Why the study of behaviour is important for the insurance industry

December 14, 2012

In a new Lloyd's emerging risk report, a team of experts from the University of Kent has shown how principles from behavioural science can be used to manage new and emerging risks more effectively.

The team, which was led by Kent psychologist Dr Mario Weick, an expert on behavioural and situational influences on judgments, highlighted obstacles in the identification of risks and pointed out how insurers can overcome limitations in human judgments such as encouraging , or rewarding behaviour that contributes to better risk identification.

For the purposes of the Economic and Social Research Council (ESRC) co-funded report, which is titled "Cognition: Minding Risks -Why the study of behaviour is important for the ," emerging risk is defined as 'an issue that is perceived to be potentially significant, but which may not be fully understood or allowed for in insurance terms and conditions, pricing, reserving or capital setting'.

The report, which can be viewed at www.lloyds.com/the-market/tools-and-resources/research/exposure-management/emerging-risks/emerging-risk-reports, also suggests that in order to better manage risk at a time when new or emerging risks are more frequent than ever before - partly due to new and developing technologies - organisations should focus on risk horizons that are changing rapidly and that are of strategic relevance to them.

Dr Weick said: 'We know quite a lot about the way people perceive risks, and about the circumstances that can hinder or facilitate the identification of risks. However, the evidence is scattered and often difficult to access for people outside academia. There is not enough cross-talk between scientist and the industry. Our report fills this gap and shows that human factors are an important part of managing risks.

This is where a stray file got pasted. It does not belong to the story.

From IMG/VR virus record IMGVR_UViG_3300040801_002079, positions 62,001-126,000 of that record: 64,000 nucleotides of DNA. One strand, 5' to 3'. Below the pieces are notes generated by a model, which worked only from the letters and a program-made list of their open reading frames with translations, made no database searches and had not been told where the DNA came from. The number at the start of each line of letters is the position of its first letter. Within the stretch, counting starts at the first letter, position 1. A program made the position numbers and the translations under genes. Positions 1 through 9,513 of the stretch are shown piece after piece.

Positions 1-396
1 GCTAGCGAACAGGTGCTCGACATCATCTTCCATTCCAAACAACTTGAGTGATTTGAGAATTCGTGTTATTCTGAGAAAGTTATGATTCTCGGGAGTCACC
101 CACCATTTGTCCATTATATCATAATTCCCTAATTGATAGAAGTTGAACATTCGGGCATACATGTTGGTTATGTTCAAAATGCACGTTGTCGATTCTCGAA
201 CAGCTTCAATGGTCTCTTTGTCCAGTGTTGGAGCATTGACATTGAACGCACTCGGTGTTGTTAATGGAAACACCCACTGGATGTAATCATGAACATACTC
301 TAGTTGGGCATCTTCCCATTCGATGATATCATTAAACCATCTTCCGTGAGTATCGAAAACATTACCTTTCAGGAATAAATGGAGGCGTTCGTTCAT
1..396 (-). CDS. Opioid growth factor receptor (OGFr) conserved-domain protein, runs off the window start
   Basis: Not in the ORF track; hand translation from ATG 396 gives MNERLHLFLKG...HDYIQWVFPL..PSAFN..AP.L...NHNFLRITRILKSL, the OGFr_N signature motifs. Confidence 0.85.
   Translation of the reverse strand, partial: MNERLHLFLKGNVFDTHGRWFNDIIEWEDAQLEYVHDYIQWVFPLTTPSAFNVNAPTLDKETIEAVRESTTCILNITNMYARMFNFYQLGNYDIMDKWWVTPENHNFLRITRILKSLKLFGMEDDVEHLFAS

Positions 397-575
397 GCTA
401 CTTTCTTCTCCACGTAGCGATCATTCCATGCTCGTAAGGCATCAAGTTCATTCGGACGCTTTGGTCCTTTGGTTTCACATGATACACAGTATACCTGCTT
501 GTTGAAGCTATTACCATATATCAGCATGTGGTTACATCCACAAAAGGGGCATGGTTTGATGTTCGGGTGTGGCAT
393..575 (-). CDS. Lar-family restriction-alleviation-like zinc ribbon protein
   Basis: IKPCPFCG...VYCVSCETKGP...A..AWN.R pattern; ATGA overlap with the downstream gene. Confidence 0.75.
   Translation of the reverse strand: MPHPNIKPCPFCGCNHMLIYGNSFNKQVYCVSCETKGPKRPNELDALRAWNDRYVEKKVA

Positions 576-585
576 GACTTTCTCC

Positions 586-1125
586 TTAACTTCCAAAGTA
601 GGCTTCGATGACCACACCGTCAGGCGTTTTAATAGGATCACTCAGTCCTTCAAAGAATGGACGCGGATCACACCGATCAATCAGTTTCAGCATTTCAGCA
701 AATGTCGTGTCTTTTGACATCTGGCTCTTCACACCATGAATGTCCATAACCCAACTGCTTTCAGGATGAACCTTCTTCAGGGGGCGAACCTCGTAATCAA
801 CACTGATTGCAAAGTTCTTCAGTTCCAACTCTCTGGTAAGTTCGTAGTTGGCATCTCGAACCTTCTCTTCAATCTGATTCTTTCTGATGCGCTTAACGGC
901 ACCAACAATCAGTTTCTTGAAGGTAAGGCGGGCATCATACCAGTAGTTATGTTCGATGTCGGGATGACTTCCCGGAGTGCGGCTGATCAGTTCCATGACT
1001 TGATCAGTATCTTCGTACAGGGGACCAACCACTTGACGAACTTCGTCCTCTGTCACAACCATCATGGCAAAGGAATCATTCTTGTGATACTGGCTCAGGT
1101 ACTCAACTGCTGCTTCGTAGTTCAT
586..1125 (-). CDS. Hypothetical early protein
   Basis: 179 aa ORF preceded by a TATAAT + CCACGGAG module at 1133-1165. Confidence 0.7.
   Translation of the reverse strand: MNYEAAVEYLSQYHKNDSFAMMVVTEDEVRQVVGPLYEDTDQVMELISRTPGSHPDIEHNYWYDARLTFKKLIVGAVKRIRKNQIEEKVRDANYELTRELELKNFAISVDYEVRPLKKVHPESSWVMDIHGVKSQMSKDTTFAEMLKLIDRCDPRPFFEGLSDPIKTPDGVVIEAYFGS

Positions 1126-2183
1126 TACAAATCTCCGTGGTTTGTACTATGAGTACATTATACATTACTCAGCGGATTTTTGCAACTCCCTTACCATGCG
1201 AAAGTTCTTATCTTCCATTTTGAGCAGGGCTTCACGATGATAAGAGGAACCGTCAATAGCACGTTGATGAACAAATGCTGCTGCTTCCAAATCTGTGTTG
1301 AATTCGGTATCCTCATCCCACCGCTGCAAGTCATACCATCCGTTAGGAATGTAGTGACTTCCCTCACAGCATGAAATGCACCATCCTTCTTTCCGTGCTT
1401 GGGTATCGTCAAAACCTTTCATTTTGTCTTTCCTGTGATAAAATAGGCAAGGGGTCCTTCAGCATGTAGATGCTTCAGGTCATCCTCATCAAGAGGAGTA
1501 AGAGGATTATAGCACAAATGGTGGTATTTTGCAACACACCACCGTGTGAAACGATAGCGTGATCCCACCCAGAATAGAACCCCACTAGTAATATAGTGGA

'Risks involve uncertainty and wherever there is uncertainty people tend to rationalise their decisions. Acknowledging that biases exist is a hurdle that organisations have to overcome.'

The team, which also consists of Dr Tim Hopthrow, Professor Dominic Abrams and Professor Peter Taylor-Gooby, also emphasised the importance of involving the social sciences and humanities in risk analysis.

Cognition: Minding Risks was commissioned by the Emerging Risks team at Lloyd's. As part of the Performance Management Directorate at Lloyd's, it is the responsibility of this team to ensure that the Lloyd's market is aware of potentially significant emerging risks so that it can decide on an appropriate response to them. The team also maintains contact with the academic community, the wider business community and government.

Neil Smith from Lloyd's Emerging Risk team commented: 'Lloyd's is a world leader in managing specialist and unique risks. At Lloyd's we have a team dedicated to identifying, tracking and managing emerging risks. For some time this team has identified behavioural factors as a key risk facing our industry and financial decision-makers in general. This report highlights some of the main behavioural factors that insurers need to be aware of if they are to manage new and emerging risks effectively.'

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